Figure 1.This very precise test structure was created using the latest generation of DRIE equipment.

Having such proven processes means that foundries know their cost bases in terms of materials, tools and personnel, and that they can offer a certain amount of consistency that shortens time to market. These teams know the properties of materials and base techniques. They are familiar with deposition methods, grain size, how the materials will respond to introduction of other materials, and the factors that may cause structural stress, fatigue, or other failure modes within the typical process parameters.

The Second Step. Established independent foundries must have expert staff and equipment operators on hand whose combined knowledge base can add significant value in reduction of device cost, size, and power consumption (see Figure 2). In some cases the fab will have its own design-for-manufacture team, and in all cases the facility should offer some form of continuous improvement through total quality management. Silicon Microstructures, Inc., for example, was able to shrink a standard MEMS-based pressure sensor die from 2 x 2 mm to 0.65 x 0.65 mm, to fit more than 25,000 die in a single 6-in. wafer, resulting in major cost reductions to the customer. Similarly, an in-house design team was able to integrate a pressure sensor and DSP on the same small die for a high-performance device aimed at the automotive and medical markets.

Figure 2. The expert staff at a good foundry will add significant value through size and cost reduction, and continuous improvement processes. Shown here are the smallest available MEMS-based pressure sensors, produced in quantities of 25,000 on a single 6-in. inch wafer.
Figure 2. The expert staff at a good foundry will add significant value through size and cost reduction, and continuous improvement processes. Shown here are the smallest available MEMS-based pressure sensors, produced in quantities of 25,000 on a single 6-in. inch wafer.

Such diverse and experienced teams can offer major insights into improvement methods, from ways to customize equipment for better etch results, to cheaper alternatives in wafer-level bonding for hermeticity.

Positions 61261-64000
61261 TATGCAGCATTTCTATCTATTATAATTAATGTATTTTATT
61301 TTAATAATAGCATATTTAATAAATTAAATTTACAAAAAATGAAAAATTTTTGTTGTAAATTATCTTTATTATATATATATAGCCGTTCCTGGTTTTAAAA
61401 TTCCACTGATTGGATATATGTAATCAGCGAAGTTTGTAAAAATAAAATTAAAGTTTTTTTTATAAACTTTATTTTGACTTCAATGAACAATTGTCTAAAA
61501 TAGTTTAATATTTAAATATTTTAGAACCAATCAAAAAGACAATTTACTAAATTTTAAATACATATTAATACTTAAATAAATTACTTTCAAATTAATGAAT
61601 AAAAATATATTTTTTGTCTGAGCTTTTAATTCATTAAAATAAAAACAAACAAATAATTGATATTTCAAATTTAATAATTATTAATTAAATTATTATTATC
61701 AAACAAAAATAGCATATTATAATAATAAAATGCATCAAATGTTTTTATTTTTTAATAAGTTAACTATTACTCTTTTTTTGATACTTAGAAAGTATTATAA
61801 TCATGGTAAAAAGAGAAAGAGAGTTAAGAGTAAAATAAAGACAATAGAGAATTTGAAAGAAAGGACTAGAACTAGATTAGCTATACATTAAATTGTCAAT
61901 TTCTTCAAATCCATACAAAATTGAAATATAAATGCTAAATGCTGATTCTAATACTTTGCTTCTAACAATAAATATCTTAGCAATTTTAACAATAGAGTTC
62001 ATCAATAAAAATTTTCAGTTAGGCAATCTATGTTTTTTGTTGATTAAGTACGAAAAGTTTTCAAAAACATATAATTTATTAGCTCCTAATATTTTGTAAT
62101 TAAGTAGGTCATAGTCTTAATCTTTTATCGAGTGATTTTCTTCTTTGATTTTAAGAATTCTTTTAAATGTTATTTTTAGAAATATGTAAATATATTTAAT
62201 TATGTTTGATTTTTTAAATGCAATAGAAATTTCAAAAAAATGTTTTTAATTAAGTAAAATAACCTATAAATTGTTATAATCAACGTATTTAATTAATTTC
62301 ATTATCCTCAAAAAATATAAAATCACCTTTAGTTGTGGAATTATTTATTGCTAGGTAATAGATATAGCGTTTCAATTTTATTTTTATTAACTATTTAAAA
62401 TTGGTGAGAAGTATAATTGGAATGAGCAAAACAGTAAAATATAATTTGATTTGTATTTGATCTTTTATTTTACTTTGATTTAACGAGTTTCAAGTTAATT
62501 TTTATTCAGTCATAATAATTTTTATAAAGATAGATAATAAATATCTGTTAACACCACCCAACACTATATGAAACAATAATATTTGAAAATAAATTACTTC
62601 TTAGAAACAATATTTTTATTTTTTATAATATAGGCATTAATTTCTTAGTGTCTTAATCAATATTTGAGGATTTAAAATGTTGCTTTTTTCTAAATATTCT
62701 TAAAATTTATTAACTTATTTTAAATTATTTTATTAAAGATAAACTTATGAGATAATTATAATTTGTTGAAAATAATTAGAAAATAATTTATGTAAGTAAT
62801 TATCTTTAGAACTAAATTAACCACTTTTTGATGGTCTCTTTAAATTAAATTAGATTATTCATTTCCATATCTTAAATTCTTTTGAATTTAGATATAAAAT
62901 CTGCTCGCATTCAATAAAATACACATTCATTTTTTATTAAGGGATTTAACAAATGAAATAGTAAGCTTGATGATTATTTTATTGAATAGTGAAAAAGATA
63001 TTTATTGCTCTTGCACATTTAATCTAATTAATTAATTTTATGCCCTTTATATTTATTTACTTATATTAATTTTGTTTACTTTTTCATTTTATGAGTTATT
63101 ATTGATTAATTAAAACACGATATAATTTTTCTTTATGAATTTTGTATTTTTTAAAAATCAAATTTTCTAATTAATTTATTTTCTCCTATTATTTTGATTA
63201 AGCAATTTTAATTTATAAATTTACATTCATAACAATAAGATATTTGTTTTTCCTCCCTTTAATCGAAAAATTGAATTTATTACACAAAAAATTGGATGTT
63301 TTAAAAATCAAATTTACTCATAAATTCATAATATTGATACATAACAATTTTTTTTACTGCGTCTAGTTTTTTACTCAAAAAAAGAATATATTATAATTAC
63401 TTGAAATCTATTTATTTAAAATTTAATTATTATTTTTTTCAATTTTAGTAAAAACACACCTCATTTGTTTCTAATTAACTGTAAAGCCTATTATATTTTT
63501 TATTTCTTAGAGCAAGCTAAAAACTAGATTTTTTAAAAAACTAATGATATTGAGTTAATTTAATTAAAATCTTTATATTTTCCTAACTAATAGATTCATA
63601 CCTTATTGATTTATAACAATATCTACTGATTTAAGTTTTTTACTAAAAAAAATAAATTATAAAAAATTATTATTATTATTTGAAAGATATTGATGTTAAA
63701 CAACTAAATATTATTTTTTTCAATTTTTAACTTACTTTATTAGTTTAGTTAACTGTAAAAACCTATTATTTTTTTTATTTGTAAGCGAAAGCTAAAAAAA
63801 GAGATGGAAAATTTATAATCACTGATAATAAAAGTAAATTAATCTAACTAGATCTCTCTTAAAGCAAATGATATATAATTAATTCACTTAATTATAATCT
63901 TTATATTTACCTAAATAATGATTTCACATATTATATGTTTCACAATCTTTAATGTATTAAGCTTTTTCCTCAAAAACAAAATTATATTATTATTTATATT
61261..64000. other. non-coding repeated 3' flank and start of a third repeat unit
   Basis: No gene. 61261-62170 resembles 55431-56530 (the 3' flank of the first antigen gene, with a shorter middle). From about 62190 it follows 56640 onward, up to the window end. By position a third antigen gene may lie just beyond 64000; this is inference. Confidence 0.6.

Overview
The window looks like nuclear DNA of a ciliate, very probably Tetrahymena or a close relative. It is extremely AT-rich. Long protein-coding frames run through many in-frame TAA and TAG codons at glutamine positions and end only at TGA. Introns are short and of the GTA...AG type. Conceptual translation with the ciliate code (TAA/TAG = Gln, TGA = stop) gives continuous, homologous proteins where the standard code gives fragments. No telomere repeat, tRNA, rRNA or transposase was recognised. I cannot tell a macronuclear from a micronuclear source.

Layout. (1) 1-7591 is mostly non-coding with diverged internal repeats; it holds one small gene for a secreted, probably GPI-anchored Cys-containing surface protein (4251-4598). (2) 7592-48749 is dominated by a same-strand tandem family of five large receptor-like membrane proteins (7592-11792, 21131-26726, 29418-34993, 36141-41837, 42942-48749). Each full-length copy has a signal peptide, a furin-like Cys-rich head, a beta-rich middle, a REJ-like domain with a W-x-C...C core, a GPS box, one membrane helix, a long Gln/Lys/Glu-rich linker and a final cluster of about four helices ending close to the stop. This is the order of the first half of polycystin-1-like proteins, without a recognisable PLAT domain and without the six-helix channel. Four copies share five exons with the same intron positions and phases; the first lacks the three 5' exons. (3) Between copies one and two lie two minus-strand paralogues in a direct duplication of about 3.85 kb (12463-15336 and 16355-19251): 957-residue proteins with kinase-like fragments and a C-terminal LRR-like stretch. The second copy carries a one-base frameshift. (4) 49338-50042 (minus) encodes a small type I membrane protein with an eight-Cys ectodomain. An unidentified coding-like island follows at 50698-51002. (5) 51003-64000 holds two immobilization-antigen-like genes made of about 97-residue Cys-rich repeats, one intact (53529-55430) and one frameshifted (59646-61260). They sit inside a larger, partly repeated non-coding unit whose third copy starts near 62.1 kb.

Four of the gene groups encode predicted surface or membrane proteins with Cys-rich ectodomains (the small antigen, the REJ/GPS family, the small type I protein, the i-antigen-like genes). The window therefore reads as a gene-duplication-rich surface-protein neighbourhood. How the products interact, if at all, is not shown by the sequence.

The Third Step. A good independent foundry will have invested in the needed infrastructure for cost reduction (see Figure 3). Obvious examples include 6-in. wafer cassette handling, which is now the minimum standard for achieving higher volumes in MEMS. The latest equipment can also offer a significant advantage once the team has gained familiarity with it. Stepper technology, track handling, and advanced etching control provide improved MEMS device tolerances at lower cost while also enabling more complex geometries. The newest deep reactive ion etching (DRIE) tools offer unparalleled vertical depth etching and smooth sidewalls for consistent enhanced performance of devices.

Figure 3.  As part of a good equipment infrastructure, a 6-in. wafer line can help reduce costs for foundry customers.
Figure 3. As part of a good equipment infrastructure, a 6-in. wafer line can help reduce costs for foundry customers.

The Fourth Step. A superior foundry, over years of production of related devices, will typically have developed its own value-added intellectual property (IP) that could significantly enhance a customer's device. Such IP may include integration of additional passive components for greater space savings to combining MEMS devices with improved microelectronics for faster and more accurate performance. The design services team can assist the fabless developer in assessing affordable and reliable options for volume production.

The Fifth Step. A good foundry will move sensor products toward existing semiconductor packaging standards, making it easier for customers to design-in new advanced sensor components and incorporate them into circuitry with automated pick-and-place equipment. The smallest available pressure sensors have already arrived at this point, where they are housed in JEDEC-conformable SOIC-8 packages and are circuit board ready for any manufacturing facility.




The opportunities for MEMS are wide open and the technology is established. While there are no one-size-fits-all foundry solutions, customers who require high-volume manufacturing capability can take their pick from an assortment of competing facilities.

The key lies in finding a partner with the knowledge, experience, and up-to-date infrastructure that can help get the product to market at the necessary cost point that will appeal to major OEMs, while ensuring manufacturability and quality.

Jim Knutti, B.S., M.S., Ph.D., can be reached at Silicon Microstructures, Inc., Milpitas, CA; 408-577-0100, jim.knutti,